"The Patriot" Del Wilkes has been very open about his substance abuse problems and said he was taking up to 120 painkillers a day at one point. Those problems peaked when he joined WWE in 1997 as his injuries and drug use continued.

Wilkes talked about joining WWE as already damaged goods when he spoke to Wrestling Inc. on our WINCLY podcast.

"When I signed that three-year deal with Vince, I was damaged goods," Wilkes said of joining WWE in 1997. "I didn't get injured in a WWF ring. I went to work for Vince a damaged man; my body was shot."

Wilkes said the highlight of his career wasn't working for WWE, it was working for Japan beforehand. All Japan would always have clean finishes and no DQs, so that style lent itself to being a more physical style and was more taxing on his body.

"I started getting hurt quite regularly. I tore a tricep, had it repaired and went back to work too soon and tore it again. I had a staph infection. I blew my knee out. When I got to Vince I was already on borrowed time and I tried to cover it up the best I could. I felt if they knew the kind of condition I was in, it could cost me money or years on the contract," admitted Wilkes.

"It eventually caught up to me and I couldn't continue to go. So, I didn't get hurt while I was there as when I arrived there my body was shot."

With all of those injuries, Wilkes turned to drugs to help deal with the pain but soon things began to spiral out of control.

"I was in a bad place when I got there not only injury-wise but with the drug issue. I had gotten into a mess with these prescription drugs," said Wilkes.

He then talked about how he was on the road in 1991-1992 with Curt Hennig and he gave him a Percoset which Wilkes had never taken before.

"It took the pain away and allowed me to work and do what I was paid a lot of money to do," said Wilkes. "Fast forward to 1997 and I've got many more injuries and much more serious injuries. My pain pill intake was going from two (a day) to up to 120 a day. And you mix all of the other muscle relaxers and sleeping pills, it's a wonder that I lived through that.

"It did get worse after I retired as it even got worse than that. It got to a dangerous, dangerous level of narcotics I was using."

Wilkes was then asked about Vince McMahon and WWE's attitude toward drug use.

"To my knowledge, when I was working for Vince, no one knew I had that problem," revealed Wilkes. "Those problems didn't come to light until I confessed that I was dealing with these injuries and a horrible addiction at the time. I felt I covered my tracks pretty well.

"I remember the podcast I did with Steve [Austin] on the number of pills I was taking, and he was taken aback by it because I don't think anyone there would have looked at me and thought I was a junkie."

Offering health insurance to performers has always been a hot topic in wrestling and Wilkes was asked if WWE should offer it to its talent.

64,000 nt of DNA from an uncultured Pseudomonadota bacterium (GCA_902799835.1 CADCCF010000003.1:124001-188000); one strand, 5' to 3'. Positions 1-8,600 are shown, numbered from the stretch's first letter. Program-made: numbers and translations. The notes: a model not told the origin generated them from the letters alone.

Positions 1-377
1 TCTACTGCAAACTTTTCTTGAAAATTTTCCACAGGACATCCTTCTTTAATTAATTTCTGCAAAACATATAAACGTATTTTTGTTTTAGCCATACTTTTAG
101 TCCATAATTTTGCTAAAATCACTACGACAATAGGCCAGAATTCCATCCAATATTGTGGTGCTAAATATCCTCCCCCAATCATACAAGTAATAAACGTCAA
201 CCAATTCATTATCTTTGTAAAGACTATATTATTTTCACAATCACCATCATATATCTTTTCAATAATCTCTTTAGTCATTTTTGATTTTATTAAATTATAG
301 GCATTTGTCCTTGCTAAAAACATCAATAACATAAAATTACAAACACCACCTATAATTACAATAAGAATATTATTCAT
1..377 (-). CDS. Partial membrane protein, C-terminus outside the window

"I think it's a good thing to offer those and yes, they should be offered. But honestly, I don't think it would have had an effect on me. I had health insurance and just don't foresee a difference with me no matter what they would have done at that point in time," stated Wilkes.

"Now maybe if they would have drug tested me and threatened to take me off the road, maybe that would have done something. I don't know."

Before ever stepping foot into a wrestling ring, Wilkes was an All-American football player at South Carolina. Football and wrestling are two of the worst sports for your brain and Wilkes revealed what he learned about CTE and concussions.

"Well it's a very real, serious issue. Big time. I was contacted by the lawyer that had the suit against the WWE and Vince on these concussions. I initially signed up to be a part of the lawsuits, but then after reflecting on it I contacted the guy and said I want no part of this. Any injury or concussion I suffered never happened in a WWE ring, so why would I hold Vince McMahon responsible and sue him," asked Wilkes who added that no one felt they needed to sue Vince because they knew the risk when they signed up.

"Having said all that, it is a real serious issue. So I think anything we can do to make football or pro wrestling safer, I'm all for it."

To purchase Del Wilkes DVD "Behind The Mask" please visit delthepatriotwilkes.com. Wilkes full interview with Wrestling Inc was included as part of a recent episode of our WINCLY podcast. It can be heard via the embedded player at the bottom of this post. In it he discusses his relationship with Vince McMahon, feuding with Bret Hart, the Montreal Screwjob, his issues with drugs, if WWE should offer health insurance, the legacy of The Fabulous Moolah, the current WWE product, his memories of a young Eric Bischoff, AEW, Johnny Ace's creativity and more.

You can check out past episodes of the WINCLY here. Subscribe to Wrestling Inc. Audio on iTunes or Google Play. Listen to the show via Spotify here or through TuneIn here.